64f.17. Crataegus Linnaeus (sect. Coccineae) ser. Bracteatae (Sargent) Rehder, Man. Cult. Trees ed. 2. 363. 1940.
Crataegus [unranked] Bracteatae Sargent, Silva 13: 34. 1902
Shrubs or trees, 30–80 dm, usually main trunk dominant, ˂1–few-stemmed˃. Stems: trunk bark not recorded; ˂branches spreading; twigs ± straight˃, new growth pubescent, 1-year old pale to mid, sometimes dark, brown, older gray; thorns on twigs few to numerous, ± straight, 2-years old ± shiny, dark brown to black, ± stout to ± slender, 2–4 cm. Leaves: petiole length 15–25% blade, ˂winged distally˃, pubescent, gland-dotted or stipitate-glandular; blade ˂deep green˃, elliptic to narrowly obovate or broadly elliptic to ovate, 3–7 cm, subcoriaceous, base ± narrowly cuneate, lobes 0 or 1–4 per side, sometimes apiculi, sinuses very shallow, margins regularly, strongly glandular-serrate, ˂proximal bracteoles usually stipitate-glandular˃, venation craspedodromous, veins 5–7 per side, apex acute to subacute, ˂glossy˃, abaxial surface hairy mainly on veins, adaxial appressed-pubescent young, sometimes glabrescent. Inflorescences 3–12-flowered, convex panicles, ˂usually subterminal from a woody short shoot, sometimes lateral to extension shoots˃; branches densely villous or pilose; bracteoles: larger ones semipersistent, ligulate, subherbaceous, margins glandular-pectinate to glandular-serrate, smaller ones caducous, linear, herbaceous to membranous, margins stipitate-glandular. Flowers (15–)20–25 mm diam.; hypanthium tomentose; sepals narrowly triangular or lanceolate, length 66–75% petals, margins glandular-pectinate or glandular-laciniate; stamens 20(–25), anthers usually ivory; styles 3–5. Pomes ˂1–few˃, orange-red to red, suborbicular, 10–14 mm(–22) diam., hairy; flesh mealy to ± hard; sepals patent-reflexed or -incurved, ˂non-accrescent˃; pyrenes 3–5.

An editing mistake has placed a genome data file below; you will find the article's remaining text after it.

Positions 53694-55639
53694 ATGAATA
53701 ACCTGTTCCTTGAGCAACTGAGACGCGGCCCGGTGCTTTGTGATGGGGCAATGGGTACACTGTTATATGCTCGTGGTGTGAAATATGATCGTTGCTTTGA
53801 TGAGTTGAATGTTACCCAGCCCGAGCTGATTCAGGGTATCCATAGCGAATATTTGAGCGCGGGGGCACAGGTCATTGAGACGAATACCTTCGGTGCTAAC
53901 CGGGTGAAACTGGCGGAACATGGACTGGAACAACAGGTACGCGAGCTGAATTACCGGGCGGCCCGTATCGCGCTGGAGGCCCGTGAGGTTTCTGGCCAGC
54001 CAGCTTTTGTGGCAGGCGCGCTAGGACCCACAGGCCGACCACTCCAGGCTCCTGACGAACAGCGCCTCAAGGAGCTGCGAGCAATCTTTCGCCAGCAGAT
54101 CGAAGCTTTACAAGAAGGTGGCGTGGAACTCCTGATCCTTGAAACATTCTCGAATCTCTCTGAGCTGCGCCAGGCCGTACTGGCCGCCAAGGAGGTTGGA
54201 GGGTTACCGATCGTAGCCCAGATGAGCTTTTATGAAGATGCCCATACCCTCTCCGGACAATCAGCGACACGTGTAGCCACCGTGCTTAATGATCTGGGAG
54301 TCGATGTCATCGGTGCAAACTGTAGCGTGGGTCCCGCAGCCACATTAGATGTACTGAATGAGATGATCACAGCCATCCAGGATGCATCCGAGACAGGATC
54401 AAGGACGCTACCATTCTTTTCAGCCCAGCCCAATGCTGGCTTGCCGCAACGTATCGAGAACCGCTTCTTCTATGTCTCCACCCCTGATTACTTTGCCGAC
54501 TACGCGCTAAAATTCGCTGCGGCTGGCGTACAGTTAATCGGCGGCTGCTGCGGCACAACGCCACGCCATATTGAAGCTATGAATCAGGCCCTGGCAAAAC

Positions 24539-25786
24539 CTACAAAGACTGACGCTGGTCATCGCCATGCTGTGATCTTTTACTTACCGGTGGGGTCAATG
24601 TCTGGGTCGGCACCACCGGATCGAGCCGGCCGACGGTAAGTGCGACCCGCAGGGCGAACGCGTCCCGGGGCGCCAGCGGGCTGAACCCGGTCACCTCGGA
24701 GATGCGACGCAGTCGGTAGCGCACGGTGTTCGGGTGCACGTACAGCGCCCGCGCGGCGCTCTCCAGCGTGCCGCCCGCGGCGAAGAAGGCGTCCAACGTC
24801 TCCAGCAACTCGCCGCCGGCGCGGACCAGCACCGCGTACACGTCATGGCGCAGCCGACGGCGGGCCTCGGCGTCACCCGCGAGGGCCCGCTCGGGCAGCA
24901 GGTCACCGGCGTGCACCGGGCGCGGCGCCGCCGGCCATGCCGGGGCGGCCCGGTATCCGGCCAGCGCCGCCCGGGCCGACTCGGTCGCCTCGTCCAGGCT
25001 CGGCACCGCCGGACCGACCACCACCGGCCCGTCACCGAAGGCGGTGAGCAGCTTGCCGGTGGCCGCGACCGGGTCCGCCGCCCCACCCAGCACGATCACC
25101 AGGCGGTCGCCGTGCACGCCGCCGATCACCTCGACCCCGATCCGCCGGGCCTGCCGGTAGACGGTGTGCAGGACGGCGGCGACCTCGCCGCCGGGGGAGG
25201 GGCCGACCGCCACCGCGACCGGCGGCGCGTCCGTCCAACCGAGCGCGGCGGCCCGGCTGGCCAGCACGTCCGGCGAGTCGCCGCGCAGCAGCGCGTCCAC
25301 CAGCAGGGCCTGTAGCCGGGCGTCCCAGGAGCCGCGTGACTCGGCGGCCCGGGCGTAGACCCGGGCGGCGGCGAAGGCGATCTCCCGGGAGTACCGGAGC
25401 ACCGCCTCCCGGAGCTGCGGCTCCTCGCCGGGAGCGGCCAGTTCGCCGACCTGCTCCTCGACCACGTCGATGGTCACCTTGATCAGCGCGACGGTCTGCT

Species 2 (2 in the flora): se United States.
Series Bracteatae comprises one fairly common species (Crataegus ashei) and one rare species (C. harbisonii) together occurring from Louisiana to Alabama in the piedmont, and north into Tennessee and the Virginia Blue Ridge. These species are found in brush, including prairie margins and open woodlands.
Series Bracteatae are characterized by relatively few- and large-flowered inflorescences and by very glandular petioles, leaf margins, pedicels, and sepal margins, which are also usually very hairy. They share these characteristics with ser. Triflorae, to which they appear to be related. The leaves of ser. Bracteatae have longer petioles than those of the somewhat similar ser. Crus-galli. Crataegus harbisonii may bear its inflorescences on side shoots of the season. All are tetraploid.